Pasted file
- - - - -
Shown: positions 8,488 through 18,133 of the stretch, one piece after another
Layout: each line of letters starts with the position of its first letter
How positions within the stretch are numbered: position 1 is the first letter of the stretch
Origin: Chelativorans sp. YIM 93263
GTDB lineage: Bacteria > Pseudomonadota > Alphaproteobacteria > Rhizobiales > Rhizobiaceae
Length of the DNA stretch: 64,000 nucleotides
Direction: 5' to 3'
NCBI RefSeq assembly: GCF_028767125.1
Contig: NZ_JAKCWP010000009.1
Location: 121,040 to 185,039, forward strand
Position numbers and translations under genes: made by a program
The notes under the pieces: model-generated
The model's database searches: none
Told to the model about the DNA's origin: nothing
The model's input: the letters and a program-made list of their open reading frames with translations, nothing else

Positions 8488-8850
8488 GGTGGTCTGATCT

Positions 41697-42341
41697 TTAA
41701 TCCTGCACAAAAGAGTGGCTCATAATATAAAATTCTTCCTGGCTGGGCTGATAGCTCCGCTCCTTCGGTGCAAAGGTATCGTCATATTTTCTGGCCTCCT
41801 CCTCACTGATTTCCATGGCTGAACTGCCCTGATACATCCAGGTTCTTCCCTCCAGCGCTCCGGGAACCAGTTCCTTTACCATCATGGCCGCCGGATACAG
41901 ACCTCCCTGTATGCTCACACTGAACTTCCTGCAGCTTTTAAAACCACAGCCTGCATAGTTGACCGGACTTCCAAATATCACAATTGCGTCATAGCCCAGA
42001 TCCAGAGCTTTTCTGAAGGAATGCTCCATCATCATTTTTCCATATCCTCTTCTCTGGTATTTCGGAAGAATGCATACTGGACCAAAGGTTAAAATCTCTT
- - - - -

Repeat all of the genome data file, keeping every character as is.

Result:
Shown: positions 8,488 through 18,133 of the stretch, one piece after another
Layout: each line of letters starts with the position of its first letter
How positions within the stretch are numbered: position 1 is the first letter of the stretch
Origin: Chelativorans sp. YIM 93263
GTDB lineage: Bacteria > Pseudomonadota > Alphaproteobacteria > Rhizobiales > Rhizobiaceae
Length of the DNA stretch: 64,000 nucleotides
Direction: 5' to 3'
NCBI RefSeq assembly: GCF_028767125.1
Contig: NZ_JAKCWP010000009.1
Location: 121,040 to 185,039, forward strand
Position numbers and translations under genes: made by a program
The notes under the pieces: model-generated
The model's database searches: none
Told to the model about the DNA's origin: nothing
The model's input: the letters and a program-made list of their open reading frames with translations, nothing else

Positions 8488-8850
8488 GGTGGTCTGATCT

Positions 41697-42341
41697 TTAA
41701 TCCTGCACAAAAGAGTGGCTCATAATATAAAATTCTTCCTGGCTGGGCTGATAGCTCCGCTCCTTCGGTGCAAAGGTATCGTCATATTTTCTGGCCTCCT
41801 CCTCACTGATTTCCATGGCTGAACTGCCCTGATACATCCAGGTTCTTCCCTCCAGCGCTCCGGGAACCAGTTCCTTTACCATCATGGCCGCCGGATACAG
41901 ACCTCCCTGTATGCTCACACTGAACTTCCTGCAGCTTTTAAAACCACAGCCTGCATAGTTGACCGGACTTCCAAATATCACAATTGCGTCATAGCCCAGA
42001 TCCAGAGCTTTTCTGAAGGAATGCTCCATCATCATTTTTCCATATCCTCTTCTCTGGTATTTCGGAAGAATGCATACTGGACCAAAGGTTAAAATCTCTT